sexy visions in his head
    at least he’s well fed

  6. BQ – Hmmmm. Interesting question. Perhaps what put a stop to my haiku fixation the last time was getting a new job. I wonder if that will be the cure this time?

    Am – I like your theory. It’s like with deciding to take on NaNo, I’m identifying myself as “writer”, and since I can’t work on my novel yet, I’m priming the creative pump. Yeah, that’s it.

    Adam – Stumbling Along The Path, the Place Where Learning is Fun! You’re not the only one who isn’t familiar with haiku. When I started sending messages to a colleague written in haiku, she was quite confused. I learned about haiku in junior high (ask Iver if he remembers having to write haikus).

    BB Golly – thanks for playing along! The coffee one is quite evocative (she says while drinking her toast and eating her coffee).

    Wisdomjunkie – Why thank you. While my haiku are not intentionally parody, I think that is just the way my mind works. Maybe I should take myself more seriously, but why? I went through a poetry phase in college (like a good liberal arts girl), and of course, in high school. I hardly won any awards, though some famous poet (whose name I now forget) from whom I was taking a poetry class, said I did a nice job of describing being high on cocaine. Ah, the late 70’s/early 80s . . . Nice job on your first effort. 🙂

    Truce – I love that you get all the rabbit references. But, remember, the form of haiku is 5-7-5. So, let’s try this:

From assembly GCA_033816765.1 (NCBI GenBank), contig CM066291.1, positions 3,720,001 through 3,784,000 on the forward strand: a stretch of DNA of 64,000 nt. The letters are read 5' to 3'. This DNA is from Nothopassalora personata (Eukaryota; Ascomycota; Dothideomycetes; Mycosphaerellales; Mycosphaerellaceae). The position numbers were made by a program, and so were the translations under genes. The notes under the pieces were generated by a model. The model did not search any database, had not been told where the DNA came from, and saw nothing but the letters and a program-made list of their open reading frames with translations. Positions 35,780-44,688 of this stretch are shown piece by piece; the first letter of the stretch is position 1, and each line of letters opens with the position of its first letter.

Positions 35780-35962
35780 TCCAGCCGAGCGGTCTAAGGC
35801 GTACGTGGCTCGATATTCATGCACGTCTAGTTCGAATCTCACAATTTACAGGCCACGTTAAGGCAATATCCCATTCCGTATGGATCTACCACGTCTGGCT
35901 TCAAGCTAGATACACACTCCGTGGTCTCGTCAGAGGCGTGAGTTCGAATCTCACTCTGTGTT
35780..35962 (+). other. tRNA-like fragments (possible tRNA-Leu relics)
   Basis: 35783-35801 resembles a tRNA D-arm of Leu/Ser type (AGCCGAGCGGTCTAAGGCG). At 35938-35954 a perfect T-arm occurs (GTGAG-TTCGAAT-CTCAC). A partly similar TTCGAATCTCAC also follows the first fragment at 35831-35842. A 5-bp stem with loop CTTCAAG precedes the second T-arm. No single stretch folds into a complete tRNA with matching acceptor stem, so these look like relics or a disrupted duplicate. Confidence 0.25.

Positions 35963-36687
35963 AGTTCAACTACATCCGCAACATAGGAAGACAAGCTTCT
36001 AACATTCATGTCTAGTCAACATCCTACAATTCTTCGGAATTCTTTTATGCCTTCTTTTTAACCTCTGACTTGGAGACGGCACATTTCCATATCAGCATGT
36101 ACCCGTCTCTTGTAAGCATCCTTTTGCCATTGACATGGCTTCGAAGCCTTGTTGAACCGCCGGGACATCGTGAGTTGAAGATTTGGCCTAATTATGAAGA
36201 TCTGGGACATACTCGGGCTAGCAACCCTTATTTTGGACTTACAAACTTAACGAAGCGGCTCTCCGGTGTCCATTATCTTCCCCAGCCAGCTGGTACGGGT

The little black dress
    And the stiletto heels
    What am I doing?

  7. o yeah baby ~ and now for sum fill ahso fee

    things change all the time
    elvis dead on the toilet
    cherry blossoms fall

  8. coming in late
    number sixteen was taught (incorrectly?)
    haiku isn’t always five seven five

    Enjoyable! Yeah, why are they always about nature?

  9. gum on the pavement
    now stuck to my shoe, damnit
    could be worse – dog poop

    i guess that’s still about nature

  10. stunned and wondering
    did you have to leave that fast?
    email left unread

    modernly unnatural e-breakup(tm) ~ Haikumania(tm)

  11. Maybe you’re just saving all your words for NaNoWriMo?!

    Haiku has its place and time. Before you know it, you’ll be over it.

    BTW, I added you as a Nano buddy!

  12. Cool, LB. Great haikus. I esp love the mysterious cat one.

    My blog partner is the haiku queen at red Ravine. (smile) I have to be in the right mood, very quiet inside and let the haiku come out without my forcing the 17 syllables. If I’m in the flow, it’s like I don’t even have to count—the lines just end up with the right numbers. But I’m rarely in the flow, especially nowadays (and I could use getting in the flow).

  13. BB Golly – I see I’ve given you a dose of haiku fever. (Which may have accounted for your e-break-up). But, hey I see all is as right as rain, and you now have a can of orange/red paint for your troubles.

    Julie – Welcome! Glad you enjoyed my trip to haiku country.

    Corina – Yeah, maybe I’m just priming the pump for NaNoWriMo. That’s as good a reason as any. Glad that we’re NaNo buddies.

    yBonsey – Well, sometimes the flow might just need a little push. Things get clogged up now and again.

    Iver!! – He lives! Welcome back, my old friend. Am I crazy, or did we learn about haikus in junior high?